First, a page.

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Main content
Current time:0:00Total duration:8:07
VAR‑5 (EU)
VAR‑5.E (LO)
VAR‑5.E.2 (EK)
VAR‑5.E.3 (EK)

Video transcript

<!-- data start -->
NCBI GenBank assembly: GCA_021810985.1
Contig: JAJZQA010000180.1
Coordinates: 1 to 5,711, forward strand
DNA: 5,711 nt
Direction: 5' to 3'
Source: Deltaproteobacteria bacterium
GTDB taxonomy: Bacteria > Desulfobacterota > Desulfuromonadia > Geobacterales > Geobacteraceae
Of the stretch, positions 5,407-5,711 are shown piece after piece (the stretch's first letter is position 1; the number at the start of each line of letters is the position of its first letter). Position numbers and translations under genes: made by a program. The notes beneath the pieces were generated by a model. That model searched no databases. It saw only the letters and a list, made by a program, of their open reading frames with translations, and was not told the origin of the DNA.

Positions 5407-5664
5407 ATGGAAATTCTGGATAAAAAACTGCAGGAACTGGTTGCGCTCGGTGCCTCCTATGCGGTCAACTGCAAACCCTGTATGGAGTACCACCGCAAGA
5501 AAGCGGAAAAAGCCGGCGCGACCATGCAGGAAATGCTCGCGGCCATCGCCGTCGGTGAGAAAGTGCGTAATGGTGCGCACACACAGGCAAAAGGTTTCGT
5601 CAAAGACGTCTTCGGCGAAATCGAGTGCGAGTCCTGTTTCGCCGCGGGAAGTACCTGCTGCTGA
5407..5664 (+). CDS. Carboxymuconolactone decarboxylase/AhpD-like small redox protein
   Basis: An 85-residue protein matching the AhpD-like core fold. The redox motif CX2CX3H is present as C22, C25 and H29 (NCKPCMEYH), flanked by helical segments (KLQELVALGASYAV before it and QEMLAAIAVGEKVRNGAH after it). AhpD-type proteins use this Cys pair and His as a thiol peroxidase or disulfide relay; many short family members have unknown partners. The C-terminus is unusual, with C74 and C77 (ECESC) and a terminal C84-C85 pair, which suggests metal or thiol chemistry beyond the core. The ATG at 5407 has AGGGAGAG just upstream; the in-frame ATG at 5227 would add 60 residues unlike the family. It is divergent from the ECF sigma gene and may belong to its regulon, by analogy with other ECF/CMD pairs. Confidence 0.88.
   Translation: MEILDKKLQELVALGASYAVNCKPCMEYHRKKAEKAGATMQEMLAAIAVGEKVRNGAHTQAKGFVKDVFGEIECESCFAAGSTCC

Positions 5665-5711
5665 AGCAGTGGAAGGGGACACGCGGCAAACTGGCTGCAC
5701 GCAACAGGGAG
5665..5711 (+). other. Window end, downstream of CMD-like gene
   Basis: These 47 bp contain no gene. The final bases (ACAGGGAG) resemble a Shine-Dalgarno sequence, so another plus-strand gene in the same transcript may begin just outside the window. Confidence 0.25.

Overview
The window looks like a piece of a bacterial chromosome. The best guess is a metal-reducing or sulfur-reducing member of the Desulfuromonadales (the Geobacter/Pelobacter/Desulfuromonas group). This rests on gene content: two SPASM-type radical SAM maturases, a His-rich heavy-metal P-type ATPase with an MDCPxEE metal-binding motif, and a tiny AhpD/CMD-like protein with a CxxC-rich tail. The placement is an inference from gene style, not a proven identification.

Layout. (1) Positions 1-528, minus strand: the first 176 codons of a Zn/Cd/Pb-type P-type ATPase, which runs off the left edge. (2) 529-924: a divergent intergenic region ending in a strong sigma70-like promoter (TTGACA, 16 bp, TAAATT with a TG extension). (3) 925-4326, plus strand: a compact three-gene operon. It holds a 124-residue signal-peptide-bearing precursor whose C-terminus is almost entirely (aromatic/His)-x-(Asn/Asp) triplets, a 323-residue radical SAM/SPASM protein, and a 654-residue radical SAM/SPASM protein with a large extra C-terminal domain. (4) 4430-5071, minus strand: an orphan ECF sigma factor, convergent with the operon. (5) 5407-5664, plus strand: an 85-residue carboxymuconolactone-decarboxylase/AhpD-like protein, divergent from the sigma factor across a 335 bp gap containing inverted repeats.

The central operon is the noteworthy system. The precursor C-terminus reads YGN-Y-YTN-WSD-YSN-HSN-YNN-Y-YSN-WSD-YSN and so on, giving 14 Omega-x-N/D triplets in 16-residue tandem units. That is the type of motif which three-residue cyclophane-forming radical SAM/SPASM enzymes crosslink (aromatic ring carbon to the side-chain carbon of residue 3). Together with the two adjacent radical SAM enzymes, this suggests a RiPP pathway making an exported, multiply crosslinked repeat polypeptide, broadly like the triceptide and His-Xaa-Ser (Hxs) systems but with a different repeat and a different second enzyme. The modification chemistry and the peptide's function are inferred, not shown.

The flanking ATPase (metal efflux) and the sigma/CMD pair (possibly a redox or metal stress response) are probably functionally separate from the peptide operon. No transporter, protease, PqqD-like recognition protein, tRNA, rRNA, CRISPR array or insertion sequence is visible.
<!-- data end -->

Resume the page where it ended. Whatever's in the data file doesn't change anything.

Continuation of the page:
so we've defined two random variables here the first random variable X is the weight of the cereal in a random box of our favorite cereal Mathies or random closed box of our favorite cereal Matthies and we know a few other things about it we know what the expected value of X is it is equal to 16 ounces in fact we tell it to us on a box they say you know net weight 16 ounces now when you see that on a cereal box it doesn't mean that every box is going to be exactly 16 ounces remember you have a discrete number of these flakes in here they might have slightly different densities slightly different shapes depending how they get packed into this volume so there is some variation which we can measure with standard deviation so the standard deviation let's just say for the sake of argument for the random variable X is zero point eight ounces and just to build our intuition a little bit later in this video let's say that this the random variable X is always stays constrained within a within a range that if it goes above a certain weight or below a certain weight then the company that produces it just throws out that box and so let's say that our random variable X is always greater than or equal to fifteen ounces and it is always less than or equal to 17 ounces just for argument this will help us build our intuition later on now separately let's consider a bold we're always going to sitt consider the same sized bowl let's consider this a 4 ounce bowl because the expected value of y if you took a random one of these bowls always the same Bowl and if or if you took the same bowl and you someone filled it with Mathies there's expected weight of the Mathies in that bowl is going to be 4 ounces but once again there's going to be some variation depends who filled it in how it packed in did they shake it before while they were filling it there could be all sorts of things that could make some variation here and so for the sake of argument let's say that variation can be measured by standard deviation and it's 0.6 ounces and let's say whoever the bowl fillers are they are also they don't like bowls that are too heavy or too light and so they'll also throw out bowls we can say that why can its maximum value that'll ever take on is five ounces and the minimum value that it could ever take on let's say it is three ounces so given all of this information what I want to do is let's just say I take a random box of Mathies and I take a random filled Bowl and I want to think about the combined weight in the closed box and the fill Bowl so what I want to think about is really X plus y I want to think about the sum of the random variables so in previous videos we already know that the expected value of this is just going to be the sum of the expected values of each of the random variables so it would be the expected value of X plus the expected value of y and so it would be 16 plus 4 ounces in this case this would be equal to 20 ounces but what about the variation can we just add up the standard deviations if I want to figure out the standard deviation of X plus y how can I do this well it turns out that you can't just add up the standard deviations but you can add up the variances so it is the case that the variance of X plus y is equal to the variance of X plus the variance of Y and so this is going to have an X right over here X and then we have plus y and our Y and actually both of these assume independent random variables so it assumes assumes x and y are independent I'm going to write it in caps in a future video I'm going to get a give you a hopefully a better intuition for why this must be true that they're independent in order to make this claim right over here I'm not going to prove it in this video but we could build a little bit of intuition here for each of these random variables we have a range of two ounces over which this random variable can take and that's true for both of them but what about this sum well this sum here could get as high as so let me write it this way so X plus y X plus y what's the maximum value that it could take on well if you get a heavy version of each of these then it's going to be seventeen plus five so this has to be less than 22 ounces that's going to be greater than or equal to well what's the lightest possible scenario well you could get a 15 ounce er here and a three answer here and it is 18 ounces and so notice now the variation for the sum is larger we have a range that this thing can take on now of four while the range for each of these was just two or another way you could think about it is these upper and lower ends of the range are further from the mean then these upper and lower ends of the range were from their respective means so hopefully this gives you an intuition for why this makes sense but let me ask you another question what if I were to say what about the variance what about the variance of X minus y what would this be would you would you subtract the variances of each of the random variables here well let's just do the exact same exercise let's take X minus y X minus y and think about it what would be the lowest value that X minus y could take on well the lowest value is if you have a low X and you have a high Y so it'd be 15 minus 5 so this would be 10 right over here that would be the lowest value that you could take on and what would be the highest value well the highest values if you have a high X and a low Y so 17 minus 3 is 14 so notice just in the case of just as if we saw in this case of the sum even in the difference your variability seems to have increased this is still going to be this the end of the extremes are still further than the mean of the difference the mean of the difference would be 16 minus 4 is 12 these these extreme values are 2 away from the 12 and this is just to give us an intuition once again it's not a rigorous proof so it actually turns out that in either case when you're taking the variance of X plus y or X minus y you would sum the variance assuming X and y are independent variables now with that out of the way let's just calculate the standard deviation of X plus y well we know this let me just write it using this Sigma notation so another way of writing the variance of X plus y is to write the standard deviation of X plus y squared and that's going to be equal to the variance of X plus the variance of Y now what is the variance of X what's the standard deviation of x squared 0.8 squared this is zero point six four zero point six for the standard deviation of Y is zero point six use square to get the variance that's zero point three six you add these two up and you are going to get one so the variance of the sum is one and then if you take the square root of both of these you get the standard deviation of the sum is also going to be one and that just happened to work out because we're dealing with the scenario where the variance where the square root of one is well one well so this hopefully builds your intuition whether we are adding or subtracting two independent random variables the variance of that sum or the difference the variability will increase in the next video we'll go into some depth talking about getting an intuition for why independence is an important condition for making this statement this claim